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Vox Pop: the future of mobile vs. ad blocking

Recent research from Adobe and anti-ad blocking firm Page Fair, has set the cost of ad blocking at $40billion for publishers by the end of 2016. Ad blocking software has been on the rise, with more and more European audiences likely to block ads on their content hubs costing publishers a fortune in loss of commercial content. The advent of mobile ad blocking, which is used increasingly in India and China, will change the way advertisers reach out to audiences when they are on the move. The Drum Network has asked a few of its members how they feel the rise of ad blocking will affect advertising via mobile- and what they propose as a solution.

Ad blocking

Dominic Lidgett, PPC manager, Strawberry

As users, we now have to accept we can't have our cake and eat it. I think the answer probably lies in a mixture of smarter "for me" advertising, smarter user interface design to make them less "pop-uppy" and smarter content that a user is happy to pay for but a micro-payment as opposed to the off-putting commitment of subscribing to a particular channel/service at a larger value. As marketers, we need to tread carefully as Ad Blockers can block more than just ads - they can block tracking codes too. This would have wider implications on reporting, planning and spend from a variety of channels...

Charlotte McMurray, digital performance director, Silverbean

Ad blocking will affect mobile advertising in the same way as any disruptive technology affects an established industry. Those who survive will do so because they adapted their business models to suit, and those who are unwilling or unable to adapt will suffer. I think the industry response to ad blocking so far has been very unhelpful - characterising visitors using ad blockers as “lost” revenue that’s somehow “owed” to advertisers and publishers is presumptuous, and bordering on disrespectful of the consumers who keep them in business.

There’s no mystery behind people’s reasons for blocking online advertising - there’s a significant amount of very poor quality, intrusive advertising out there (particularly on mobile), and the rest doesn’t add enough value to make up for the inconvenience of having to endure it.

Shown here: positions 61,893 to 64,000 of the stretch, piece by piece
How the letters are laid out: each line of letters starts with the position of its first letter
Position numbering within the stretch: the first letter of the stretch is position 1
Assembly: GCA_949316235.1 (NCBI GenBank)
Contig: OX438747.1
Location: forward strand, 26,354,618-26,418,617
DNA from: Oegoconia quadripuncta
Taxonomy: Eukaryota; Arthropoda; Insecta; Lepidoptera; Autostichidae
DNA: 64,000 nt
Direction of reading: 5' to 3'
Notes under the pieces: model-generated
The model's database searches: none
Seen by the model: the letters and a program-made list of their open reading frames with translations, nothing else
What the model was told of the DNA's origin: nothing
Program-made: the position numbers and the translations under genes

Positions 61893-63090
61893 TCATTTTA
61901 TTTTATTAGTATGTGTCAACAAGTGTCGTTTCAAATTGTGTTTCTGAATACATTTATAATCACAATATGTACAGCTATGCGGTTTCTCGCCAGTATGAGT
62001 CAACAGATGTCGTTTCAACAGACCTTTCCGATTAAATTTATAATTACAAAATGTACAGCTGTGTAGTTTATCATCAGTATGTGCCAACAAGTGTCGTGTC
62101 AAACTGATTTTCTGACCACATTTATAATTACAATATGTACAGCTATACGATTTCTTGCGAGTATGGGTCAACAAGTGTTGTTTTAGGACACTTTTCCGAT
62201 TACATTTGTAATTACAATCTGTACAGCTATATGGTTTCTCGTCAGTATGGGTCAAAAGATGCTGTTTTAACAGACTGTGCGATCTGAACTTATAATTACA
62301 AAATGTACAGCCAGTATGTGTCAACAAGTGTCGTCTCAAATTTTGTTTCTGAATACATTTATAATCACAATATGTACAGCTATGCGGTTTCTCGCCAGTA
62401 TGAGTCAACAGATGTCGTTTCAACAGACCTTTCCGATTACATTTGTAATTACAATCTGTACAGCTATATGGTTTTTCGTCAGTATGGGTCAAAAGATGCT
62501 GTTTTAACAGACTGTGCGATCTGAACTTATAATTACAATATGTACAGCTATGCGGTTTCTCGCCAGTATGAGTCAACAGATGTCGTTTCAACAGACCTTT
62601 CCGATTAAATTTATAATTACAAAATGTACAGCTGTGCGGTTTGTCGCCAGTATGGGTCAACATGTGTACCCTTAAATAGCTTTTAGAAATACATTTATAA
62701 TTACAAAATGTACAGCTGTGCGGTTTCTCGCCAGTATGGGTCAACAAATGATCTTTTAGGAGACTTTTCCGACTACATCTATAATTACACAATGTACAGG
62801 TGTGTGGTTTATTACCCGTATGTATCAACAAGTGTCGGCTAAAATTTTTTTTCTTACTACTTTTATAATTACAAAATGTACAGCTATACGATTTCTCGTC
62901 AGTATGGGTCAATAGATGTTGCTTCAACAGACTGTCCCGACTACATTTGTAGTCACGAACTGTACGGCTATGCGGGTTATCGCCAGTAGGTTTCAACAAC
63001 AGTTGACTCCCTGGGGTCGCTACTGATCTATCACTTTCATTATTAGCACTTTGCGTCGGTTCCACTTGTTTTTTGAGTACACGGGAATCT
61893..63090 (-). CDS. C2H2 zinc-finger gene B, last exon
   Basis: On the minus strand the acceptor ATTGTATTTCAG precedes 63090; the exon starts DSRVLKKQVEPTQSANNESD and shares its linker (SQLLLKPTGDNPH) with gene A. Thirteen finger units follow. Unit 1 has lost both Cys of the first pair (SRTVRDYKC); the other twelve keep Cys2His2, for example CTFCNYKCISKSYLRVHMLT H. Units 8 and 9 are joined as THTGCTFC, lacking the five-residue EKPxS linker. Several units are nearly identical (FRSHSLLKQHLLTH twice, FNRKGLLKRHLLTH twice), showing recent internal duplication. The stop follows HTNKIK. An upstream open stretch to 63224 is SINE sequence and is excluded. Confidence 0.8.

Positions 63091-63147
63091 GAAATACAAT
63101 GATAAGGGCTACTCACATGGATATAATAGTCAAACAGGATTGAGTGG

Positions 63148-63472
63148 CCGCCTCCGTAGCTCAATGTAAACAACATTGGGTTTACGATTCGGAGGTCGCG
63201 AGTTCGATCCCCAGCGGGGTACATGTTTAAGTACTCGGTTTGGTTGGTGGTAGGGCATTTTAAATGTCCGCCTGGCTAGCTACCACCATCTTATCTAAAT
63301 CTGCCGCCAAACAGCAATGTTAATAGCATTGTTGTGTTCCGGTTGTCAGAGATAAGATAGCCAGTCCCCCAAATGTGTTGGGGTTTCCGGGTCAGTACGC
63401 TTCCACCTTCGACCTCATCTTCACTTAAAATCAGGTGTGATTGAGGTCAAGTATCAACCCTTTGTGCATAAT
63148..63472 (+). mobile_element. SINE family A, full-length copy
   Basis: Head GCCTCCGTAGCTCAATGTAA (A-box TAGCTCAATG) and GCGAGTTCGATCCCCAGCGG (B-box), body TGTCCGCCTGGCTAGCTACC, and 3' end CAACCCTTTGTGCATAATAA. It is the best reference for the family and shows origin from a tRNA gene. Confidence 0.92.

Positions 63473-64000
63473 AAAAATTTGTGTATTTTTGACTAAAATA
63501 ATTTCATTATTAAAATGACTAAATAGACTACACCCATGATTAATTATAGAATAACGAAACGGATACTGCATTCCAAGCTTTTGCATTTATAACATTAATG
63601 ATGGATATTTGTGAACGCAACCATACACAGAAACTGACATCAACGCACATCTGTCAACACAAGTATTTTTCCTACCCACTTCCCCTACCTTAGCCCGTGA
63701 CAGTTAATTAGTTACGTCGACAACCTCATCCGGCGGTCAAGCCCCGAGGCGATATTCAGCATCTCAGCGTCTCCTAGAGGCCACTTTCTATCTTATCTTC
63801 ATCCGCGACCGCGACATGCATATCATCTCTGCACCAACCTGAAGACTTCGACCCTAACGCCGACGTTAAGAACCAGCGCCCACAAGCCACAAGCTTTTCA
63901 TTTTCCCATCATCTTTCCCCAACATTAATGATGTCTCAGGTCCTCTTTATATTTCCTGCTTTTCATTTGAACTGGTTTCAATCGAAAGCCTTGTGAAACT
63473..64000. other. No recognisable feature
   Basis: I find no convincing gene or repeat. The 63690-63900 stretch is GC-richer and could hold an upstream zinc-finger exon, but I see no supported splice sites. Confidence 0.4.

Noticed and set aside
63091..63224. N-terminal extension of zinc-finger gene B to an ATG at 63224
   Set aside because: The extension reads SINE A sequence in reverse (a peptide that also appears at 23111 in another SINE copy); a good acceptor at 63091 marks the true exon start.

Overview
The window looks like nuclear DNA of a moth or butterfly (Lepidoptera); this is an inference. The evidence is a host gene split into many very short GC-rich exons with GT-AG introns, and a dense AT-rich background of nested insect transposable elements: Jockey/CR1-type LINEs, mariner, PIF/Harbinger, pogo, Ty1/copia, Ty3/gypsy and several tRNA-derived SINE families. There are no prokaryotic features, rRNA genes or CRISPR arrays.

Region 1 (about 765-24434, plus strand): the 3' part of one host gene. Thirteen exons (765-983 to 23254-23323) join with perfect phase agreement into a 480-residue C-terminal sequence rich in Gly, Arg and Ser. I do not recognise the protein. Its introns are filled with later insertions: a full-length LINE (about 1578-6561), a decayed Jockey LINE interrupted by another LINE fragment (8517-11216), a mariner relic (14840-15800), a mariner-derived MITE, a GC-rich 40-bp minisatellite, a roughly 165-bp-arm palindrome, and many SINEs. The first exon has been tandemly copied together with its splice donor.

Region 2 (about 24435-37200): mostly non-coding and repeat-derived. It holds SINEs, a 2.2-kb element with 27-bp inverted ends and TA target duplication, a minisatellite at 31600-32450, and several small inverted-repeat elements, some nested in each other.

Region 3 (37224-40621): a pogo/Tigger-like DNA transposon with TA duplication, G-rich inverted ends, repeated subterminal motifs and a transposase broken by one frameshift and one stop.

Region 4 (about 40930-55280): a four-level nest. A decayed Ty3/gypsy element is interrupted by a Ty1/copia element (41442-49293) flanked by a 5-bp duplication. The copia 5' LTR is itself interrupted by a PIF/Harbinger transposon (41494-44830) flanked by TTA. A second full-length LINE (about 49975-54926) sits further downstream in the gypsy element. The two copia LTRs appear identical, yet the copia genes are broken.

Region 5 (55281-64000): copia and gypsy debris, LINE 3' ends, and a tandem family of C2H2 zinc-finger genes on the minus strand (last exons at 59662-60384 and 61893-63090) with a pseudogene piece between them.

As an industry the only reasonable response is to accept that users prefer not to have marketing messages shoved down their throats 24/7, and that this is not an unreasonable preference on their part. We need to come up with more sophisticated methods of communicating marketing messages, and alternative methods of funding content-based websites.

I don’t pretend to have all the answers, but I think the shift is going to force developments in alternative subscription and funding models, as well as a greater understanding amongst consumers and advertisers that they’re participating in a value exchange.

I strongly believe that necessity is the mother of invention, and in the long term the introduction of ad-blocking to mobile will be positive for users, advertisers and publishers alike. However, like all disruptive shifts there are likely to be high-profile casualties along the way.

Edwin Kua, senior art director, Invisible Artists Sydney

Will it change the face of advertising and will it slow down the output of it? No. Ads are here to stay, and for as many reasons we could think of to hate or loathe them, they do pay for alot of our ‘free’ services such as Facebook, Google, etc. Now, personally I think, people who figures out how to block ads – value their ‘space’ more.

They could be slightly more tech savvy than most. They are probably more white collared type. They could be a young demographic. They could be the high-hanging fruit that could taste better. One thing most people could agree to would be the distaste for interstitial ads. No one likes them. I think the answer is to create better/cleverer ads. The answer lies with us (content creators/advertisers/marketers).

AdBlocker is quite literally the ‘No Junk mail’ sticker of the digital age. Once you slap on a ‘No Junk mail’ sticker on your mailbox – you literally lose all forms of retail communication. A real example: A friend asked me ‘hey, Did you go to the motorbike gear sale at Aldi last week?’ I replied, ‘No, I didn’t hear about it’. Why? because I had a ‘No Junk Mail’ label on my mailbox. Very similar to Ad Blocker. It’s an all or nothing approach.

Paul Phillips, head of media, Hunterlodge Advertising